Cambridge Festival Theatre
The Cambridge Festival Theatre is one of only a handful of pre-Victorian theatres remaining in the country. It was among several theatres built for a touring company, the Norwich players, in the late eighteenth and early nineteenth centuries. The Norwich Circuit, as it was known, was taken over in 1800 by William Wilkins whose first Cambridge theatre opened in September 1808, made of wood and probably situated where the Elizabeth Way roundabout now lies. Wilkins’ son (also named William) designed Downing College in 1806 and the National Gallery in London. It is unclear which of the Wilkins designed what we now call the Festival Theatre, in 1814. As the proprietor of the Norwich circuit, Wilkins employed a small company of players to undertake an annual tour of six theatres, Yarmouth, Ipswich, Cambridge, Bury, Colchester and Kings Lynn. Each was open for just one or two short seasons during the year. Although the Barnwell Theatre, as it was then known, was initially very successful, the Norwich circuit did not last long, and by the 1830s Wilkins was struggling financially. The Theatre was auctioned in 1878 and bought by Mr Robert Sayle, who turned it into a mission hall for the Evangelisation Society.
The design elements that made the building a good theatre also made it effective for proselytising and revivalism. The front of the stage was well placed in the heart of the audience, so the speaker was not too far from anyone, and the building’s curved shape brought the furthest wings of the audience opposite each other. The Theatre remained in use as a mission hall for many years (up until about 1915) and was then used as a boy’s club by King’s College. Derelict, in 1926 it was bought by Terence Gray, who gave it a second lease of life as a theatre.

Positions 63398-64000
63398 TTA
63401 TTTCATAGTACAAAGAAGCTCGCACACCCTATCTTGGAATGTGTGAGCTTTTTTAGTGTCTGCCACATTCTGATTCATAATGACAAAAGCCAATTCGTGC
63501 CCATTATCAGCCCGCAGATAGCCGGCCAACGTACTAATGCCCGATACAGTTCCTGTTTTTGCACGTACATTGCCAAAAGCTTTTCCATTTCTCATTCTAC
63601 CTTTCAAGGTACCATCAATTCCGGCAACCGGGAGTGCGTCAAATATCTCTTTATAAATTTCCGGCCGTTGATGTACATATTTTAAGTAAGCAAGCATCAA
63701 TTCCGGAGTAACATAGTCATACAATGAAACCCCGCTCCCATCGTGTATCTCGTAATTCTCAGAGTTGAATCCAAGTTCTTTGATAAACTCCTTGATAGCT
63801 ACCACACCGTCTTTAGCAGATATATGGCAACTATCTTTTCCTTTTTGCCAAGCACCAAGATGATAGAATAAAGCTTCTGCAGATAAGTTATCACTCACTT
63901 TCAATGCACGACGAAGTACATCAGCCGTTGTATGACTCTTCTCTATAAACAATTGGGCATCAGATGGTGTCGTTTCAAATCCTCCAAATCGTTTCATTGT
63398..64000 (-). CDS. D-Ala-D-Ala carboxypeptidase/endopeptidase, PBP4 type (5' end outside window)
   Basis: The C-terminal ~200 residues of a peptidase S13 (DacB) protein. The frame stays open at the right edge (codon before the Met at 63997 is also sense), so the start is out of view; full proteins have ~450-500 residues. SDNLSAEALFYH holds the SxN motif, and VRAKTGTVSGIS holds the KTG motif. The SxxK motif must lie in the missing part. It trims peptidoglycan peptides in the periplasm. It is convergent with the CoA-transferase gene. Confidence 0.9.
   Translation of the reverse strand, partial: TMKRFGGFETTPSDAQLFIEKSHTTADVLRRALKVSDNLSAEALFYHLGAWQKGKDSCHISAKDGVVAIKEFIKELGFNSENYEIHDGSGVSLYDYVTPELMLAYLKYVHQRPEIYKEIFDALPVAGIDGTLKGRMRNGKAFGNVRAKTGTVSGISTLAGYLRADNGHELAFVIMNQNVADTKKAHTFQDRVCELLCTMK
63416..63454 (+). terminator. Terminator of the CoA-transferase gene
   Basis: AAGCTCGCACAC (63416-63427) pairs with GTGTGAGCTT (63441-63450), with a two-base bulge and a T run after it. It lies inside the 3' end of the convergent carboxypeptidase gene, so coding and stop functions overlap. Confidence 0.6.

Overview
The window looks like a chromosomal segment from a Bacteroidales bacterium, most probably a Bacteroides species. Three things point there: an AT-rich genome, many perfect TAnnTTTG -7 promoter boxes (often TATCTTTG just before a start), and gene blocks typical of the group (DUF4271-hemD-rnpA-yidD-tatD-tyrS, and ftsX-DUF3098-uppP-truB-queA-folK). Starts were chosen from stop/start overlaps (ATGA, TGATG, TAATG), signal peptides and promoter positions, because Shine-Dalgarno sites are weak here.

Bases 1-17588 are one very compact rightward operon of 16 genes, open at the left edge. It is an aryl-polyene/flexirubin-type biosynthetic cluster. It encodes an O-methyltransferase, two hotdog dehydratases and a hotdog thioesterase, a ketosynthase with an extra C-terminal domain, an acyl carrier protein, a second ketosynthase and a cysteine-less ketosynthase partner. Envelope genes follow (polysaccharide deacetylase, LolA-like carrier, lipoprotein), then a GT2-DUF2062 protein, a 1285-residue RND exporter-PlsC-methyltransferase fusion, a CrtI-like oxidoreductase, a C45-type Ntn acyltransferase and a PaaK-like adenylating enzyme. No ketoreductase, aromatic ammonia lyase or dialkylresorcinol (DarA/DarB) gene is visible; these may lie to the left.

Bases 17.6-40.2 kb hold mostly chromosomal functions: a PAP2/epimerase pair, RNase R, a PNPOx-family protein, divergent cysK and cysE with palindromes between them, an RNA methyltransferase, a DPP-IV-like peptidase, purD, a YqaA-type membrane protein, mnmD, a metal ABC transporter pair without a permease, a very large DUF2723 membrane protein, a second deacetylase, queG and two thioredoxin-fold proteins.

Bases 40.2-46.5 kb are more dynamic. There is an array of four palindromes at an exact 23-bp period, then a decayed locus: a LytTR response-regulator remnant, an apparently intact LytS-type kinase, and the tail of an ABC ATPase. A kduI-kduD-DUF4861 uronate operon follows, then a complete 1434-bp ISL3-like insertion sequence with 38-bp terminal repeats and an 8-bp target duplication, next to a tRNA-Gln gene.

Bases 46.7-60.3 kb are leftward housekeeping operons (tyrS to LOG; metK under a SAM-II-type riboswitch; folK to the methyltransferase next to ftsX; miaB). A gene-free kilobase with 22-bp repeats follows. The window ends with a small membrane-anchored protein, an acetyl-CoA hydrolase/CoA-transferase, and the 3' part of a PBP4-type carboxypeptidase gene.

Gray was a millionaire racehorse owner and vineyard proprietor who once owned the Gog Magog hills. He gave the Theatre the name by which it is probably best known, the Festival Theatre. He wanted to turn his radical, 'guerilla' ideas on staging and design into a reality: Gray's aim was to invite the audience to "come to the theatre as to a party, and act there in their imaginations according to the pattern of the play". This meant eschewing realism and instead using abstract forms and lighting effects on a stage that could be approached by the performers from any direction, without the constraint of a proscenium arch. So Gray tore down the proscenium arch walls and doors and returned the already curved ends of the tiers to meet the side walls; the proscenium pediment, fixed to the auditorium face of a new lighting bridge, was painted with the Royal arms of Queen Victoria and with trophies of war and peace. Gray inserted a hand-operated wooden revolve in a new stage whose front was stepped down into the auditorium. The theatre had no curtain (the original Act Drop, painted as a pillared hall to continue the architecture of the proscenium, was removed) or orchestra pit, and patterns of light were projected against the cyclorama in lieu of scenery while platforms and ramps served as set dressing.